Ethiopia is getting ready to introduce its local currency securities exchange platform the following year, therefore it intends to loosen its regulations limiting foreign participation in its domestic financial markets.
Over the past two years, the nation has allowed foreign companies to participate in its banking and telecommunications sectors, enabling Kenyan banks KCB and Safaricom to establish operations.
The only people permitted to invest in or run enterprises in other areas are locals and members of the Ethiopian diaspora. This restriction has significantly reduced the amount of foreign engagement in the nation’s financial markets.
Following the opening of the banking and telecommunications sectors, Ethiopia is currently working on liberalizing “many other different sectors,” according to Brook Taye, Director-General of the Ethiopian Capital Markets Authority (ECMA), who was speaking to journalists.
“The entire economic policy of the country has been governed in the past five years with a very progressive and forward-looking approach, which has resulted in very significant improvements,” Dr. Taye stated on Wednesday during a press conference held on the sidelines of the Africa Financial Industry Summit in Lome, Togo.
The forthcoming Ethiopia Securities Exchange (ESX), which is scheduled to launch next year in an effort to “increase access to local currency finance” for the government and enterprises in the country, is anticipated to welcome foreign participation as a result of the deregulation.
Despite having one of the biggest economies in Africa, Ethiopia still lacks a stock exchange platform, and the majority of equity and stock transactions take place directly between investors and companies.
Despite the absence of an exchange, there are currently 350,000 equity investors in Ethiopia’s 30 banks and 18 insurance firms, which suggests that the time is right for a bourse, according to Dr. Taye.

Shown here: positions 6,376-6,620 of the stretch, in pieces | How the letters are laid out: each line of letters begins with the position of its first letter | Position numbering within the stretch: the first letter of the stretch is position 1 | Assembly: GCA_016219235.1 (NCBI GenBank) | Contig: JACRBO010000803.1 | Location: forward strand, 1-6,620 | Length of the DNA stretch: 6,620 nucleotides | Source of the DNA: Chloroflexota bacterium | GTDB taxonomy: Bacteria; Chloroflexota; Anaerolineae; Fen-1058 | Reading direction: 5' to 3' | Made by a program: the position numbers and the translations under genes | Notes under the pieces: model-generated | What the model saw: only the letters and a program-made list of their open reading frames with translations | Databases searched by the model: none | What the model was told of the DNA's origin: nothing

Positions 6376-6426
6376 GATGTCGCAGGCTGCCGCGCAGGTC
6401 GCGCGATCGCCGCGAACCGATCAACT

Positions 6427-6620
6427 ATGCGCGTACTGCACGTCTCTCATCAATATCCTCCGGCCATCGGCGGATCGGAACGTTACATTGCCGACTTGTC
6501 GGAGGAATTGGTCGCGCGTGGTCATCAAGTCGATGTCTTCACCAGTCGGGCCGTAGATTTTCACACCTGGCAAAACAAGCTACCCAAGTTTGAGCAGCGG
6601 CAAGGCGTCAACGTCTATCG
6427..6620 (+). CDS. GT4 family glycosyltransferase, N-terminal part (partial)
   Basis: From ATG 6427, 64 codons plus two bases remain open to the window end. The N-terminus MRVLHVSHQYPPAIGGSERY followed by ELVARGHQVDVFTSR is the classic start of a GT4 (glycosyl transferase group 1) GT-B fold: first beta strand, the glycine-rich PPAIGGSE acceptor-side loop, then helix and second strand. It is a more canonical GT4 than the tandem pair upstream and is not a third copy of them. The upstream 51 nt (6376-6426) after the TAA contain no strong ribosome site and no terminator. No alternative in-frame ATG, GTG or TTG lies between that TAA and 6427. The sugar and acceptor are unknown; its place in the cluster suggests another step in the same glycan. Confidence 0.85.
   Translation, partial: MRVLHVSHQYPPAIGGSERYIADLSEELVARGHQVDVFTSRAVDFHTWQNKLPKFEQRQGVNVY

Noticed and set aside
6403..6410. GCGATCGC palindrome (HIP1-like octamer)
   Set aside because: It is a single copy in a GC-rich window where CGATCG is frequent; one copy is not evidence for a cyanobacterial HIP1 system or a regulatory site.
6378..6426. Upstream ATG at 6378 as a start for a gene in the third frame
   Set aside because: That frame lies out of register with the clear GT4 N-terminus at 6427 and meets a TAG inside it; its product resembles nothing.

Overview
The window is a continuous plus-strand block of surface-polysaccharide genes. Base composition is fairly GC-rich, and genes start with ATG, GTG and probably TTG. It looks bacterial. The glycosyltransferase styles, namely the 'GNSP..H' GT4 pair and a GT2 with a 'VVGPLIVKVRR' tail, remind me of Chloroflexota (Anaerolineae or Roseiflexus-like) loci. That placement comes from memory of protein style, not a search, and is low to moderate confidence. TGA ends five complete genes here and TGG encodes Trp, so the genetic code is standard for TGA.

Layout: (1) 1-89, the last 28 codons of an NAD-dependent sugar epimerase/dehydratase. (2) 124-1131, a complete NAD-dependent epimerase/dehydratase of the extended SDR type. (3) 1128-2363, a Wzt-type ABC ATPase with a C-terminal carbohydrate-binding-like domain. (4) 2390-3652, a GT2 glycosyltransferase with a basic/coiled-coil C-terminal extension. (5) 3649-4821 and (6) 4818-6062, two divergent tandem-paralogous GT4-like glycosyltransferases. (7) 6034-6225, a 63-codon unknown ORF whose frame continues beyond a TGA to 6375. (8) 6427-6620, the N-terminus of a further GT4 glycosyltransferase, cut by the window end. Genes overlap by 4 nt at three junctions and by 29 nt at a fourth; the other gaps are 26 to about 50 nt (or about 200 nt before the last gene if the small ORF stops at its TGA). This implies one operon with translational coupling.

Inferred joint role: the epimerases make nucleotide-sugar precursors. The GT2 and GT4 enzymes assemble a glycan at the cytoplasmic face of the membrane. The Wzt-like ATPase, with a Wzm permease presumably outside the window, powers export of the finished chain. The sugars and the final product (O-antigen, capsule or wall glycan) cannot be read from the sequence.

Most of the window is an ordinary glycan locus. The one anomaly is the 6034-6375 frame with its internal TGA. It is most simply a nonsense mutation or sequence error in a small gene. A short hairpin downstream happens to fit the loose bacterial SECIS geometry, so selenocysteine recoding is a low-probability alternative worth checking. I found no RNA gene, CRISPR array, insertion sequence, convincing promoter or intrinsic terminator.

Dr. Taye claims that the Ethiopia Securities Exchange, which is being established in collaboration with the International Finance Corporation (IFC), will greatly increase the government’s and Ethiopia’s small- and medium-sized businesses (mostly domestic) access to financing.
“A local currency bond market with a strong participation from domestic institutional and retail investors has a significant impact on government finance and serves as an alternative source of finance for corporate entities,” Dr Taye said.
Under the terms of the agreement, IFC would act as an anchor investor in the IPOs at the soon-to-be ESX, where state-owned enterprises in Ethiopia and a few private companies whose IPO readiness is still being assessed will be the first to list.
The new exchange will “help allocate investment more efficiently and allow for better risk sharing while providing an alternative funding source to complement bank financing,” according to Aliou Maiga, Regional Director for the financial institutions group at IFC’s Africa office.
During the news conference on Wednesday in Lome, Mr. Maiga stated, “Liquid, diverse, and well-regulated capital markets are an essential source of local-currency financing for the government, financial sector participants, and for end users such as small businesses.”